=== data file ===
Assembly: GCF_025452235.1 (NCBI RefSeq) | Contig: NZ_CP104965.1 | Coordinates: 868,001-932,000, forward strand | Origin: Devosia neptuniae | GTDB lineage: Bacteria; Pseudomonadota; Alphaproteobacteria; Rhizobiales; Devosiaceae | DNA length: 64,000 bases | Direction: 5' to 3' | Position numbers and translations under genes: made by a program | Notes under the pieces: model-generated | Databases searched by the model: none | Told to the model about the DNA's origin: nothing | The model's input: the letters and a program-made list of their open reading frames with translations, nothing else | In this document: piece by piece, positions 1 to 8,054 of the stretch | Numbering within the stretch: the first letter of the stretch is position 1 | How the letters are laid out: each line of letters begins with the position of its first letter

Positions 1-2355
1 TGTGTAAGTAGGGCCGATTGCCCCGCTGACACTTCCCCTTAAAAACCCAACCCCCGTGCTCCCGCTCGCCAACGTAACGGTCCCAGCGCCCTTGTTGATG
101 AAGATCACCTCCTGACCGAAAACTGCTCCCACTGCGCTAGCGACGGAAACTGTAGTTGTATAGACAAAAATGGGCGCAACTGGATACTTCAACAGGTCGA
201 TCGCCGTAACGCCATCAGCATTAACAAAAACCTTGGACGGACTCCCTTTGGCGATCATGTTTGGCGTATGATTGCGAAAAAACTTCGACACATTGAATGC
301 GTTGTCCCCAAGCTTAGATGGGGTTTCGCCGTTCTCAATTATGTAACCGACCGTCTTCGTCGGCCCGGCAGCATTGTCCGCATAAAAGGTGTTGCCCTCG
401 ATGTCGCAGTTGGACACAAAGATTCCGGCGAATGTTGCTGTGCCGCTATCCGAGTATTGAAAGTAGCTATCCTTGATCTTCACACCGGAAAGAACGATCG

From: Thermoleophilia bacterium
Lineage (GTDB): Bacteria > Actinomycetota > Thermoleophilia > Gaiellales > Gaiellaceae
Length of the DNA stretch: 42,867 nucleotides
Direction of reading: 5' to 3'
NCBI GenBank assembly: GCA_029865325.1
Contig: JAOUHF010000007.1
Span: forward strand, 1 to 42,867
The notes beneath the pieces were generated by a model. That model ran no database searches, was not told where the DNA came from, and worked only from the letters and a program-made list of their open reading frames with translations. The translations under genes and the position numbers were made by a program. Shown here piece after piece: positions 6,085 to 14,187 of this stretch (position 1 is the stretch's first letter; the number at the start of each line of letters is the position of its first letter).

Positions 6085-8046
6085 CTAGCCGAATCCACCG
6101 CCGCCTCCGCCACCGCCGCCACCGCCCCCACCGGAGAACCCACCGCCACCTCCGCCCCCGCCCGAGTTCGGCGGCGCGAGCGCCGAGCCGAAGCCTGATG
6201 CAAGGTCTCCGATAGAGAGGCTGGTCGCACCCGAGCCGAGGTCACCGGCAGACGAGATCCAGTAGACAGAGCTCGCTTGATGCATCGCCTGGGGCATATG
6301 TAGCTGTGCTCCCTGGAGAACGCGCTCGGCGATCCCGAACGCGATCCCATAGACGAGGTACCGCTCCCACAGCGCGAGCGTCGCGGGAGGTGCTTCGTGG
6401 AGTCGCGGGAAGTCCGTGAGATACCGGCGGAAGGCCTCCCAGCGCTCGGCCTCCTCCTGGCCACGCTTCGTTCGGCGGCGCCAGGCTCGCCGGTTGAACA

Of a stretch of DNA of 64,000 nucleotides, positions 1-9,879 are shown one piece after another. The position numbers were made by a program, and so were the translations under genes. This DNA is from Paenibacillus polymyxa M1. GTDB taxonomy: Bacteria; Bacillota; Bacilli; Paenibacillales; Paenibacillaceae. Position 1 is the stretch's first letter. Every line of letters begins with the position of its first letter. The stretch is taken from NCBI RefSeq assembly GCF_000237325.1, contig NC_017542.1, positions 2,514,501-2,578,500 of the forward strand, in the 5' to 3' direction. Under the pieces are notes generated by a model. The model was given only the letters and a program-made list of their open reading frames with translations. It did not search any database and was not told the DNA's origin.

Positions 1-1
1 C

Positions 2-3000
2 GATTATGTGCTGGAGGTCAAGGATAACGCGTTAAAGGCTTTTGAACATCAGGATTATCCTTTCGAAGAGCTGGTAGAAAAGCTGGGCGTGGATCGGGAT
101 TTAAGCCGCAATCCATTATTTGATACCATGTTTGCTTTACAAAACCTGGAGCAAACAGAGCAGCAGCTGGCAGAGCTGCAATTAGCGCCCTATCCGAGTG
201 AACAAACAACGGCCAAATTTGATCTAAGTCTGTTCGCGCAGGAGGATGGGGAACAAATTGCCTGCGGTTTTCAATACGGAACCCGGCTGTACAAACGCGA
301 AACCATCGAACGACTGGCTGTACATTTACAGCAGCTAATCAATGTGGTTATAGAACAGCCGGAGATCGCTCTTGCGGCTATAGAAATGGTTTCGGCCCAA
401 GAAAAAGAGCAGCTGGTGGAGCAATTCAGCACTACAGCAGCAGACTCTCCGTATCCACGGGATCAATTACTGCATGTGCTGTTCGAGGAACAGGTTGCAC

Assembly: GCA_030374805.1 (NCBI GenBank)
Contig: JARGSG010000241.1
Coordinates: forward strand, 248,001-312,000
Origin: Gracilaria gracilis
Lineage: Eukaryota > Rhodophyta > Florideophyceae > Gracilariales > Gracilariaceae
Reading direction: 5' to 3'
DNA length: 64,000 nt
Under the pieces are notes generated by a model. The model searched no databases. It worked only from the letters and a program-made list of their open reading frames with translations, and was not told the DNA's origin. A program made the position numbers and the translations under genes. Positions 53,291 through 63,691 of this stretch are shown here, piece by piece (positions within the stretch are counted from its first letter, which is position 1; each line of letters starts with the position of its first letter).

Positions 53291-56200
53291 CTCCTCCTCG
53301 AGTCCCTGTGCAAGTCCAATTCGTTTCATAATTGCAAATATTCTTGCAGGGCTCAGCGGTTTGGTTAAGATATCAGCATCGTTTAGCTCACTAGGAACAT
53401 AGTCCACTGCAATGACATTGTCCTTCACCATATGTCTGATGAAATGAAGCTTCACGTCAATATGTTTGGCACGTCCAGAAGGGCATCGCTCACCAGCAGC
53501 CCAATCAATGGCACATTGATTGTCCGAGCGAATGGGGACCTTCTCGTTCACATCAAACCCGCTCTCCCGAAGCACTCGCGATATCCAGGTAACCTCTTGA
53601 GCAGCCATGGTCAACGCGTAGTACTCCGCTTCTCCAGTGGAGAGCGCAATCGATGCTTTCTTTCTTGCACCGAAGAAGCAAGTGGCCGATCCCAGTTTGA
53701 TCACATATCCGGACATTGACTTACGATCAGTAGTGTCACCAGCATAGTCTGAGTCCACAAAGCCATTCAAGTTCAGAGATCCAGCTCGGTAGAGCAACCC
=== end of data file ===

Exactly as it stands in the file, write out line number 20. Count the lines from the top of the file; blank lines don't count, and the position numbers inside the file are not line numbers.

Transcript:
6301 TAGCTGTGCTCCCTGGAGAACGCGCTCGGCGATCCCGAACGCGATCCCATAGACGAGGTACCGCTCCCACAGCGCGAGCGTCGCGGGAGGTGCTTCGTGG